In grainy black-and-white video released on Friday, a Russian jet plane flies over Snake Island in the Black Sea, recently evacuated by Russian troops, and drops several bombs.
According to the Ukrainian army. the bombs contained white phosphorus.
Russia has deployed a wide range of weapons during its ongoing four-month military campaign in Ukraine, but some of the most controversial are incendiary weapons, including white phosphorus ammunition.
Arsonists are so feared not only for their indiscriminate nature – meaning they scatter over a wide area and are more likely to come into contact with civilians – but also for the horrific wounds they inflict.
But what is white phosphorus, what is it used for and what is the evidence that Russia used it in Ukraine?
What are incendiary weapons?
Composed of flammable substances that burn brightly, incendiary weapons are used to set enemy positions ablaze, create smoke screens to mask troop movements, and provide illumination in low light conditions.
But the category of “incendiary weapons” is broad. This can include weapons such as incendiary grenades and flamethrowers, as well as unguided bombs – called cluster munitions – filled with incendiary agents like napalm or white phosphorus.
What is white phosphorus?
A pungent, waxy substance, white phosphorus produces thick white smoke when it burns, making it effective in masking the movement of friendly forces, experts said.
But phosphorus is also infamous for the damage it can cause both to humans and to the area where it is deployed.
Igniting on contact with oxygen, phosphorus burns at 800 degrees Celsius, burning to the bone if it comes into contact with human skin.
“White phosphorus burns are unpleasant because they are not traditional fires, so if you add water it can actually make it worse,” said Brian Castner, war crimes investigator for Amnesty International Specialist. in bombs and bullets, at the Moscow Times.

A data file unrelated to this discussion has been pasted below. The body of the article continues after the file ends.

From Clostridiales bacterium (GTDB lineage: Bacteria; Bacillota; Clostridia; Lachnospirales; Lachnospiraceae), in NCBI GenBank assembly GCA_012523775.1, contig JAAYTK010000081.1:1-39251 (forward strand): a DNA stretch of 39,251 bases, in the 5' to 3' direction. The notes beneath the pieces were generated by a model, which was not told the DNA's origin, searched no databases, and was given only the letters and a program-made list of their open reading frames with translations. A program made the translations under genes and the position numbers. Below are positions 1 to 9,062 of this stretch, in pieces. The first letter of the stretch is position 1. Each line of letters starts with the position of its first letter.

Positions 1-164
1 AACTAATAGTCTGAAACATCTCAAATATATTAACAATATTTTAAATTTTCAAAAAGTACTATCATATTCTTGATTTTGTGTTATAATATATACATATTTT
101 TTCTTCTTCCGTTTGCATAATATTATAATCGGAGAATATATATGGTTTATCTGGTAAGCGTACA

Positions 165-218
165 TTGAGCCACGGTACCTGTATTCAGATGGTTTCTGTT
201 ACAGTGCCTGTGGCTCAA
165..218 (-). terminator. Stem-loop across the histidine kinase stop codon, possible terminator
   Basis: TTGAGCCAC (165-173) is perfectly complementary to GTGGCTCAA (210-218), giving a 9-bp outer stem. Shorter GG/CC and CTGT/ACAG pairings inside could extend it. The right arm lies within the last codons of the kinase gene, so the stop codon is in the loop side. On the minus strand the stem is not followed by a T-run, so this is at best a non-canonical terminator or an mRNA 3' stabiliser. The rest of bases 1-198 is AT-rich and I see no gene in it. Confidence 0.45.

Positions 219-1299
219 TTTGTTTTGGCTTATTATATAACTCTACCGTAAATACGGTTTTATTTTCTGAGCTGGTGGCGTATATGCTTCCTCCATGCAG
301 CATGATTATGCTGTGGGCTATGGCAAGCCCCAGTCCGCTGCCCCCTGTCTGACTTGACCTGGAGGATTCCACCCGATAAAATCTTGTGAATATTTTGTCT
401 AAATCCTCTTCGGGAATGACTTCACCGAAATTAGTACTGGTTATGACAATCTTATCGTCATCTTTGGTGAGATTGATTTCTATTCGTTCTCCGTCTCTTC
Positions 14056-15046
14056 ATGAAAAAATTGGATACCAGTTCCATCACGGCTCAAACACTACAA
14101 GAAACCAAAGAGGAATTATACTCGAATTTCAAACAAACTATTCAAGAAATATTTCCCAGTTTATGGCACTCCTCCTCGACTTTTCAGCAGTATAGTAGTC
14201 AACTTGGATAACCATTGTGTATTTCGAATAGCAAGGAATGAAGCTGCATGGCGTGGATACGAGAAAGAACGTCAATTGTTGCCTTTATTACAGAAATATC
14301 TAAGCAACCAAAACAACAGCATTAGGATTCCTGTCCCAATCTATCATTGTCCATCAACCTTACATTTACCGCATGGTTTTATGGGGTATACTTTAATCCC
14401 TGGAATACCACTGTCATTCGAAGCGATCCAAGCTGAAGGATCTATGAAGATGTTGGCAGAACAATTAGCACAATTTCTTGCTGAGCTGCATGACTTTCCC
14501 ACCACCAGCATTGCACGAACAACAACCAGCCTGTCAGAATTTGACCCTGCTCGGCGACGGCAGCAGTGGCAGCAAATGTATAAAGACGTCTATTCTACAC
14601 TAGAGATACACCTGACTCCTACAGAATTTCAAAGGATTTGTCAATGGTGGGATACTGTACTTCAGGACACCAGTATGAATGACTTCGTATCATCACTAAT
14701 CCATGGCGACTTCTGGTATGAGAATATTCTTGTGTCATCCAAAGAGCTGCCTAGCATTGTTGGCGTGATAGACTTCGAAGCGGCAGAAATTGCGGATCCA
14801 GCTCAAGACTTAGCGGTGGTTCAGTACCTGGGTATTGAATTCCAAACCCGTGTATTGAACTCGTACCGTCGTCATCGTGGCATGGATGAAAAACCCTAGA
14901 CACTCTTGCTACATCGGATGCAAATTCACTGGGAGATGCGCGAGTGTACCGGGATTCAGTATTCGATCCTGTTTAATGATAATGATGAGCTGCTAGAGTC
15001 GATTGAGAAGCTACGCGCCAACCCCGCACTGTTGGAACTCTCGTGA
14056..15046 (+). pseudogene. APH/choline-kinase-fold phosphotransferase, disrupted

Did Russia use white phosphorus in Ukraine?
While The Moscow Times was unable to verify Russia’s use of white phosphorus, Ukrainian officials – including President Volodymyr Zelensky – have repeatedly said the controversial arsonist was deployed.
“This morning, by the way, there were phosphorus bombs. Russian phosphorus bombs. Adults have been killed again and children have been killed again,” President Volodymyr Zelensky said during a virtual address to NATO leaders on March 25.
White phosphorus munitions were used by Russia against the city of Kramatorsk in March, according to a video shared online by Kyiv deputy police chief Oleksiy Biloshytskiy, who shows onlookers gathered around a strongly smoking ammunition.
“Another proof of the phosphorus bombs used by the Russian invaders. In Kramatorsk this time #War crimes“Biloshytskiy said in a tweet.
Pavlo Kyrylenko, regional governor of Donetsk said By late March, Russian forces were deploying phosphorus against entrenched Ukrainian defenders in the besieged Azovstal steelworks in Mariupol.
Russian officials have not responded to allegations that Moscow forces used phosphorus bombs in Ukraine, but instead accused Kyiv itself of using the substance.
“Desperate to contain the offensive of the troops of the Russian Armed Forces, the Ukrainian Armed Forces have started using ammunition filled with phosphorus in the suburbs of Kyiv,” Russian Defense Ministry spokesman Igor said in February. Konashenkov.
What incendiary weapons does Russia use in Ukraine?
“Russia has a range of incendiary munitions that they could use,” said Sam Cranny Evans, military analyst at the Royal United Services Institute in London.
And since many incendiary weapons share similar qualities when deployed, it is likely that the use of other incendiary has sometimes been confused with white phosphorus.
One of the materials often confused with white phosphorus is thermite, Cranny Evans said.
Like white phosphorus, thermite burns at very high temperatures — but does not produce as much smoke and is only used to create fires.
Is the use of white phosphorus legal?
Due to its indiscriminate nature, the use of weapons containing white phosphorus is strictly regulated. However, they are not outright prohibited by international law.
Agents like phosphorus and thermite have legitimate wartime uses, but the United Nations Convention on Certain Conventional Weapons (CCW), signed by 113 countries including Russia and Ukraine, prohibits the use of incendiary weapons in civilian areas.
Under the convention, phosphorus can be used in open spaces to conceal military movements, but not to set fire to military targets if they are “in concentrations of civilians”.
But Russia has repeatedly ignored these conventions throughout the war in Ukraine, according to Amnesty International’s Castner.
“Russia destroys block by block and doesn’t care whether it’s a civilian or a military target,” he said.